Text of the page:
This is and incredibly important technique, if not the most important. Dogs can read body language better than most other animals can. They can tell when you’re angry, anxious, upset, or happy simply by observing how you stand, walk and talk. As you assert your dominance over the pack, it is incredibly important to not make your dog anxious or nervous, but simply calm and collected.

Your new mantra should be: “I am in charge, and nothing will phase me”.

There’s no better opportunity than taking your dog out for a walk to reinforce your position as the pack leader with your dog. Walk them on a short leash, and if they try to lead, use the “Turn in Front” technique to reassert control. Always walk with a straight posture, confidently, and always look straight ahead. If your dog tries to go off course, or stops for a sniff, gently remind them who’s in charge. Pull them in the right direction, and don’t even bother looking down at them. Exude confidence in what you’re doing. And if you really believe it, your dog will follow suit.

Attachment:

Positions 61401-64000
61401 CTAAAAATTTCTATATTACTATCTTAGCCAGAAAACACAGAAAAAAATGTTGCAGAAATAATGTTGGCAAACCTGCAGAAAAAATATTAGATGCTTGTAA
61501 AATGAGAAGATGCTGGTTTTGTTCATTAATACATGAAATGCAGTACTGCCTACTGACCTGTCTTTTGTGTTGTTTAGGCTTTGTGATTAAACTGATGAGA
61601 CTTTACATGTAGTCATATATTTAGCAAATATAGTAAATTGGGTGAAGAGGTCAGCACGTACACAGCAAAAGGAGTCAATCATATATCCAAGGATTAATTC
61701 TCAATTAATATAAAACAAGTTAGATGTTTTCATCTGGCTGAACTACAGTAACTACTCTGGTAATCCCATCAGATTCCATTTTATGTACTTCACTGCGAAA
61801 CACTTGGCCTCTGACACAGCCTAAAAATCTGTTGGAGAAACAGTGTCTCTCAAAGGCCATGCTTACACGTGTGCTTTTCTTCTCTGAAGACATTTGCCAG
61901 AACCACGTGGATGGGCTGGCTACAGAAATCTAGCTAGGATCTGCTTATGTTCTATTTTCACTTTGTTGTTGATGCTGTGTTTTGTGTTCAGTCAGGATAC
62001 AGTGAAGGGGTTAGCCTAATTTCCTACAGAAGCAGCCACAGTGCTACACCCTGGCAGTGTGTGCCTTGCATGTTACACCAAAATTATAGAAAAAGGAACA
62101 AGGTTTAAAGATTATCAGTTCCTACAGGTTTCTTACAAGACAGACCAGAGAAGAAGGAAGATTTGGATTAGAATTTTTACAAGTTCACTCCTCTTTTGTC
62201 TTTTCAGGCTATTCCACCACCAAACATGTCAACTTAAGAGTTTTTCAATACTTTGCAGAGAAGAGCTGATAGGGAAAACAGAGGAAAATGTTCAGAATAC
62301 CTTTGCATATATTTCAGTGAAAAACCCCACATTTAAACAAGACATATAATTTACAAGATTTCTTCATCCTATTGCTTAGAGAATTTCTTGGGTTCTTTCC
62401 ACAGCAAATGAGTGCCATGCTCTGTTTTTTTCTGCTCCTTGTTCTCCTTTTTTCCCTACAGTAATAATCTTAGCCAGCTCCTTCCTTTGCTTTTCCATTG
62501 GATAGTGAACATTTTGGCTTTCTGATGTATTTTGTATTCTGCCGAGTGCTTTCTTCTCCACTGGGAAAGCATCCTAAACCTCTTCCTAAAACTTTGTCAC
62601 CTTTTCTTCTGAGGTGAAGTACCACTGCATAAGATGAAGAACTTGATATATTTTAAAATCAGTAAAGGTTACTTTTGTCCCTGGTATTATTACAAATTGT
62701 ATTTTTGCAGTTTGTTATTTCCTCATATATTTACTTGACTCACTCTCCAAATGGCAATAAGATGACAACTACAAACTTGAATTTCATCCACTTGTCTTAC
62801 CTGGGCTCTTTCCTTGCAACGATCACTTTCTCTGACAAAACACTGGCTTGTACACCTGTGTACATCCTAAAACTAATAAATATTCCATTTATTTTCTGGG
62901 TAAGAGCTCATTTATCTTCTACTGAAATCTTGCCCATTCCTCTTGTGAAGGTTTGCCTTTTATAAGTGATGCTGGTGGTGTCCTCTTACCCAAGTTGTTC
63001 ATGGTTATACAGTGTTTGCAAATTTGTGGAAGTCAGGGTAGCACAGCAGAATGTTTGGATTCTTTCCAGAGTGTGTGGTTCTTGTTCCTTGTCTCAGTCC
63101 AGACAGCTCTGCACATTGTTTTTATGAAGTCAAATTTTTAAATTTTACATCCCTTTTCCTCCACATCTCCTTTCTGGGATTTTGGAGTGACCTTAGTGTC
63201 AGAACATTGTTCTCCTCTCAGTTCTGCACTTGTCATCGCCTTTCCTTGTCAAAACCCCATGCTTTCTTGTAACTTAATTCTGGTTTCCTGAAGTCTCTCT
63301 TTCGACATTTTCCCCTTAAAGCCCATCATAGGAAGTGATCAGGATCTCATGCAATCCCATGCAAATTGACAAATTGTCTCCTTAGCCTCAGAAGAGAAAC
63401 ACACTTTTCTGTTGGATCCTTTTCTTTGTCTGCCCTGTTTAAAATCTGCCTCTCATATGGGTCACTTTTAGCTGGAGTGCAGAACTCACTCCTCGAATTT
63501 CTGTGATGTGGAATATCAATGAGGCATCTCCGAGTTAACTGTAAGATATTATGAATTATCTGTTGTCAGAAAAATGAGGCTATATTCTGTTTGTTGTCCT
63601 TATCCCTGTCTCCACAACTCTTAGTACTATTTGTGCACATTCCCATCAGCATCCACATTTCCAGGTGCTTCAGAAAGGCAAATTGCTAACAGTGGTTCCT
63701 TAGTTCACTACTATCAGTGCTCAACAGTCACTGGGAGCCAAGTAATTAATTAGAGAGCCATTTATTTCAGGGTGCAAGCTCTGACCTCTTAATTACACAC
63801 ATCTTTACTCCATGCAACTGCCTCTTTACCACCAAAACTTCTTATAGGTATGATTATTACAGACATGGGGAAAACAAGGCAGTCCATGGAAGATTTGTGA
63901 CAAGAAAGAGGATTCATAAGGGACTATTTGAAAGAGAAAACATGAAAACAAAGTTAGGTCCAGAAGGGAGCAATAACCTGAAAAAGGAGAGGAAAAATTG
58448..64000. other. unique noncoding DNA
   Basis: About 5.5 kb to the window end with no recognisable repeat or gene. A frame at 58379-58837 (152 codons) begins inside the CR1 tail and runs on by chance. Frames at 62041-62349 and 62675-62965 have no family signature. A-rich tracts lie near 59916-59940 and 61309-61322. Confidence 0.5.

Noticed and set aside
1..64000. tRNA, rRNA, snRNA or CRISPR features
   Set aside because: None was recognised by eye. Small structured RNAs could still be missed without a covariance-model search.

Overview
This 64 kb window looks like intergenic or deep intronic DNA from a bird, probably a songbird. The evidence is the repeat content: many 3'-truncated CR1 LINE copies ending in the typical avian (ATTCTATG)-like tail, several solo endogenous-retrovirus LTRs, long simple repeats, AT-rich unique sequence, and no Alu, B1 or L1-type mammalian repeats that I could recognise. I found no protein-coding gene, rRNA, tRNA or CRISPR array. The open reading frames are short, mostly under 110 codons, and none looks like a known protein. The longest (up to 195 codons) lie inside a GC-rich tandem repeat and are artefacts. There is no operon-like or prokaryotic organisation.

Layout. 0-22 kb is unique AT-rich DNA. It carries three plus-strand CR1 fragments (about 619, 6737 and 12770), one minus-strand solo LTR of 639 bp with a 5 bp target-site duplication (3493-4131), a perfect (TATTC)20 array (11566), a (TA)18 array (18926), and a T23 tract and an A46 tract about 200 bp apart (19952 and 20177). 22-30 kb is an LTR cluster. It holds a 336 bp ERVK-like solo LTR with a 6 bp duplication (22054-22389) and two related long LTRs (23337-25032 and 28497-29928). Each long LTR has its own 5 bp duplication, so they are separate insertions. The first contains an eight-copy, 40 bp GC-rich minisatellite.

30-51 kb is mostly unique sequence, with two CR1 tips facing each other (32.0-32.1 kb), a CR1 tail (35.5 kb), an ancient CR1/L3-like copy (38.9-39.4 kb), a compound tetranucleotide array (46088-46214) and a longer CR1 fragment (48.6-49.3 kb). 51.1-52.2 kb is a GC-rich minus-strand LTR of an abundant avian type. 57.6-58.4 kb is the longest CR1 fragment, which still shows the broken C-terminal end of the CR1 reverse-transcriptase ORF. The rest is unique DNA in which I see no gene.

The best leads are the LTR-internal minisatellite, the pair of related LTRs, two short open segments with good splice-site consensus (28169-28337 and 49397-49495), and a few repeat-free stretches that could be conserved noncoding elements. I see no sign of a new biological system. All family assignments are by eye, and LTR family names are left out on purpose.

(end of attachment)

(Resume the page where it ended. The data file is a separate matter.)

Be Assertive, Not Aggressive

Also, never, ever talk to them in a high pitched voice, like you would a baby. This will show them weakness. When you talk to your dog, talk strongly, and confidently, and in an calm even tone.

If you’re interested in diving into the subject of Becoming the Pack Leader, then I highly recommend this book.

Finally, before you leave. Don’t forget to comment with your thoughts below.